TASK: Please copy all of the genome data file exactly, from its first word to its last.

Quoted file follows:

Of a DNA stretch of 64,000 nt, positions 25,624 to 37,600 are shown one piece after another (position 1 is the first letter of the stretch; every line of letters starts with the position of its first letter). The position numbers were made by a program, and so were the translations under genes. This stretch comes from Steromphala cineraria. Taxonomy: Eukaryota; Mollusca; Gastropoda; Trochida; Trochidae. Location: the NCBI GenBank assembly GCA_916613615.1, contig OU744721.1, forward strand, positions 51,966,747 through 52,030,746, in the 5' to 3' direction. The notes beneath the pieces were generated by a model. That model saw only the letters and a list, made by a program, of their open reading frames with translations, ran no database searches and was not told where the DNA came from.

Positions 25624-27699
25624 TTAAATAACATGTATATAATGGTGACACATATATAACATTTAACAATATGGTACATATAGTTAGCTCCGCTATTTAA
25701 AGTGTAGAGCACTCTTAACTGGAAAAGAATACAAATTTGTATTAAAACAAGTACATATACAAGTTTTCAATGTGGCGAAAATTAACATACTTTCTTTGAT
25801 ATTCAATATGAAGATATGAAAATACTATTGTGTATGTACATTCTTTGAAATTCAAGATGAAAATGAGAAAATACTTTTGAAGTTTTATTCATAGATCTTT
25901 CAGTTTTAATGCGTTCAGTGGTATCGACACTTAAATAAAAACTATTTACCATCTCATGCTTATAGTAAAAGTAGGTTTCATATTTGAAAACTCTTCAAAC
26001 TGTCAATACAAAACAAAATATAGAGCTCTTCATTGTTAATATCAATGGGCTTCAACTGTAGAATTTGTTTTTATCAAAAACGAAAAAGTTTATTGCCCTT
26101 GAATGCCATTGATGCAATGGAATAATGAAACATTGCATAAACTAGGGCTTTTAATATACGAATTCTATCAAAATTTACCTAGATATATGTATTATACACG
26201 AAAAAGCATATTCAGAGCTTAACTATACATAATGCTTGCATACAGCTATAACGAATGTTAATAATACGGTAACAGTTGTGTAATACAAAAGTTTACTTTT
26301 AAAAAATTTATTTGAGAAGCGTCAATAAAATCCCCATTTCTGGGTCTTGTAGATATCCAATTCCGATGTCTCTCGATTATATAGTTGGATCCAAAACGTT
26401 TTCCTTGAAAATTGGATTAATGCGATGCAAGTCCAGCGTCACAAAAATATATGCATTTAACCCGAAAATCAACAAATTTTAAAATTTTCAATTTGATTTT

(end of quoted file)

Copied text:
Of a DNA stretch of 64,000 nt, positions 25,624 to 37,600 are shown one piece after another (position 1 is the first letter of the stretch; every line of letters starts with the position of its first letter). The position numbers were made by a program, and so were the translations under genes. This stretch comes from Steromphala cineraria. Taxonomy: Eukaryota; Mollusca; Gastropoda; Trochida; Trochidae. Location: the NCBI GenBank assembly GCA_916613615.1, contig OU744721.1, forward strand, positions 51,966,747 through 52,030,746, in the 5' to 3' direction. The notes beneath the pieces were generated by a model. That model saw only the letters and a list, made by a program, of their open reading frames with translations, ran no database searches and was not told where the DNA came from.

Positions 25624-27699
25624 TTAAATAACATGTATATAATGGTGACACATATATAACATTTAACAATATGGTACATATAGTTAGCTCCGCTATTTAA
25701 AGTGTAGAGCACTCTTAACTGGAAAAGAATACAAATTTGTATTAAAACAAGTACATATACAAGTTTTCAATGTGGCGAAAATTAACATACTTTCTTTGAT
25801 ATTCAATATGAAGATATGAAAATACTATTGTGTATGTACATTCTTTGAAATTCAAGATGAAAATGAGAAAATACTTTTGAAGTTTTATTCATAGATCTTT
25901 CAGTTTTAATGCGTTCAGTGGTATCGACACTTAAATAAAAACTATTTACCATCTCATGCTTATAGTAAAAGTAGGTTTCATATTTGAAAACTCTTCAAAC
26001 TGTCAATACAAAACAAAATATAGAGCTCTTCATTGTTAATATCAATGGGCTTCAACTGTAGAATTTGTTTTTATCAAAAACGAAAAAGTTTATTGCCCTT
26101 GAATGCCATTGATGCAATGGAATAATGAAACATTGCATAAACTAGGGCTTTTAATATACGAATTCTATCAAAATTTACCTAGATATATGTATTATACACG
26201 AAAAAGCATATTCAGAGCTTAACTATACATAATGCTTGCATACAGCTATAACGAATGTTAATAATACGGTAACAGTTGTGTAATACAAAAGTTTACTTTT
26301 AAAAAATTTATTTGAGAAGCGTCAATAAAATCCCCATTTCTGGGTCTTGTAGATATCCAATTCCGATGTCTCTCGATTATATAGTTGGATCCAAAACGTT
26401 TTCCTTGAAAATTGGATTAATGCGATGCAAGTCCAGCGTCACAAAAATATATGCATTTAACCCGAAAATCAACAAATTTTAAAATTTTCAATTTGATTTT